In contrast, even those universities (such as Harvard University) that place great emphasis on cultivating traditions and customs, have established new policies and organizational cultures that ensure energetic and vigorous commitment to pushing the innovation frontier. Mentioning here the innovation-oriented and youthful entrepreneurial cultures of Silicon Valley or the Kendall Square area in Boston would be stating the obvious.

I argue that a workplace  conducive to innovation should possess certain characteristics:

  • stress-free and peer-pressure-free, because employees are easily intimidated and embarrassed, when their contributions are expected to be non-standard or novel
  • hierarchy-free, because employees perform better and their spontaneity is improved when formal relations among them are minimized rather than emphasized
  • routine-free, suspenseful and fun, because people are easily bored, enjoy being spontaneous and tend to be more creative when they are playful
  • stimulating by providing immediate feedback and hints, because people are impatient and adding a sense of urgency has a beneficial effect on the creative process
  • orderly, because providing easy access to fact checking facilitates idea evaluation by removing ambiguities or imprecision. “Creative chaos” is beneficial only if it is under control
  • interdisciplinary, because providing inspiration from other disciplines may generate the beneficial effect of “consilience”. Innovative managers should look for inspiration in areas other than their area of technical expertise, but always staying in touch with the needs of the industry. Radically new ideas and novel solutions to old problem reside in the zone of influence of many disparate disciplines.

How then to build an environment conducive to innovation? First, training for soft skills, i.e. of training non-autocratic management styles and creative/heuristic methods. I believe it is possible to train managers to be “softer” and to train employees to be more creative.


Michal Jasienski, writing from the Center for Innovatics, Nowy Sacz Business School – National-Louis University, Poland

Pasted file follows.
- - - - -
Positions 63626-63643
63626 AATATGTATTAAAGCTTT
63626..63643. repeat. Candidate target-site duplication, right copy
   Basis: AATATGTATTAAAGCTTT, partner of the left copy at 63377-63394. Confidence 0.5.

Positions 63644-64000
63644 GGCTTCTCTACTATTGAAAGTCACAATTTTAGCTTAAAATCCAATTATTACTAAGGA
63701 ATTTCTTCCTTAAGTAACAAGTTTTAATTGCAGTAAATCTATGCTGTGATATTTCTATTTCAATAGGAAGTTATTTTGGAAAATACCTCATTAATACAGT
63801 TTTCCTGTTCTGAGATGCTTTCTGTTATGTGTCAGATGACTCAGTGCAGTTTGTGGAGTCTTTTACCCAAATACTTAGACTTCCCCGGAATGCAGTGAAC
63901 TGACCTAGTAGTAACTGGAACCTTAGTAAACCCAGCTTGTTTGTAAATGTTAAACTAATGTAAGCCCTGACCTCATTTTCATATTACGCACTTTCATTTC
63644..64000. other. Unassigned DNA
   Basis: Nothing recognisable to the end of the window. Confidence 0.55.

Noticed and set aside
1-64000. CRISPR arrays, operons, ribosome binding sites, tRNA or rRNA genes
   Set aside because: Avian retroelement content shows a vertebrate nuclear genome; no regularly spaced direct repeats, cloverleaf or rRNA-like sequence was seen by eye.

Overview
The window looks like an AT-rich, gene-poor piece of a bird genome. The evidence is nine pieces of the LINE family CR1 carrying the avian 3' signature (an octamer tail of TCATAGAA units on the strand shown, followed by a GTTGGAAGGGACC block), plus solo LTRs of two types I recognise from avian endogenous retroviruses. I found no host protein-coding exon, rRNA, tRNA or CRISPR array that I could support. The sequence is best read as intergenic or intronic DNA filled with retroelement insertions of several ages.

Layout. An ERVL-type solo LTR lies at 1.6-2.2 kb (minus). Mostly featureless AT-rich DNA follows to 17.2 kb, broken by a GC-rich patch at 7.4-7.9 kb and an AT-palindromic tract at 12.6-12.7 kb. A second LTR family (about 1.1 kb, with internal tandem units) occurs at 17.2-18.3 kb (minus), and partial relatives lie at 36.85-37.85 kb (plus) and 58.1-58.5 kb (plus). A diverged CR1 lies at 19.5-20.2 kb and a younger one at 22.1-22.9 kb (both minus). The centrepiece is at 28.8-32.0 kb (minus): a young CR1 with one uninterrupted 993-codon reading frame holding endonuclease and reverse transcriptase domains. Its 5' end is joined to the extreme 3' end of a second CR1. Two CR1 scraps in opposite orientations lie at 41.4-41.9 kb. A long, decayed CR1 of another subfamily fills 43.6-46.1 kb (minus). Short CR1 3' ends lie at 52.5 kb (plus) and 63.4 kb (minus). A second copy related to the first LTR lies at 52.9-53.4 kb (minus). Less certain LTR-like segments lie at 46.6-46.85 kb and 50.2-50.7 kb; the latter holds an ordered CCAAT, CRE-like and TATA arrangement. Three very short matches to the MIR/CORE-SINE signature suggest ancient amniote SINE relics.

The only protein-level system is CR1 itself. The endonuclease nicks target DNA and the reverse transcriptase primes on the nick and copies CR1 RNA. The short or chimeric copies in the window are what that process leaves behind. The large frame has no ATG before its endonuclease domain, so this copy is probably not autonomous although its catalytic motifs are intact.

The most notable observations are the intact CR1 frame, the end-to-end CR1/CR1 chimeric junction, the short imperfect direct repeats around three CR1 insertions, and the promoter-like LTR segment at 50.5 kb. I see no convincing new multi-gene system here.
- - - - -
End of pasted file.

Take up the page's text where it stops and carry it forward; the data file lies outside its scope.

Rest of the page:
Maybe brainstorming isn’t such a great idea

A recent Co.Design post posits that “Brainstorming is Dumb“. Instead, the post – based on research published in Human Factors and Ergonomics Society by Paul Paulus – suggests that a process referred to as “brainwriting” is much more effective. So, what’s the difference between the brainstorming we know and love and brainwriting? The main difference lies in the solitary work involved in brainwriting. So, next time you’re looking for a fresh new idea, instead of getting everyone together for yet another vocal brainstorming session, include solitary time during which individuals articulate ideas on paper.

A “business model” for academia?

Academics put a lot of effort into conducting research, writing about this research and getting their papers published in peer-reviewed journals. Unfortunately, many practitioners find these papers dense and perhaps even a bit boring, and so avoid reading them. Meanwhile, many of these papers offer implications that could be of value for business.

In response to this and the growing popularity of social network sites, some academic journals have embarked on interesting experiments in which they leverage social network sites, such as LinkedIn, YouTube and even Facebook, to provide shorter, more approachable, presentations of research findings.

Here is an example, produced for the Journal of Product Innovation Management:

Benefits of customer co-development of new products

Perhaps what we are seeing here is evidence of a reinvention of the “business model” for academia.



Reinvent presence at the 8th European Economic Congress (EEC)

Last week, the 8th European Economic Congress was held in Katowice, Poland. i3D participated in the congress by presenting some of its innovative projects. Besides the i3D team, there was strong Reinvent-representation with two Reinvent researchers present, Magdalena Rzeznik (currently seconded at i3D as part of the Reinvent project) and Joanna Bubala (formerly seconded at Reykjavik University and Wyższa Szkoła Biznesu – National-Louis University as part of the Reinvent project). Magdalena and Joanna made a presentation of the Reinvent project as a great example of an industry-academia collaboration.



EEC is the most important business event held in Central Europe, and this year attracted 8,000 guests from Europe, Asia and Africa. The three days were packed with debates on trailblazing ideas that will shape the economic future of Europe. 700 speakers took part in more than 120 discussions.


A healthy disturbance

In a discussion with one of the participants in the Reinvent project over dinner, the notion of the “healthy disturbance” came up. What is a healthy disturbance? It is exactly what the IAPP program (which funds the Reinvent project) is about. It’s about someone coming in and asking a stupid question or making an off-the-wall proposal. Something no one would have thought of, but the outsider – who has nothing to lose – voiced.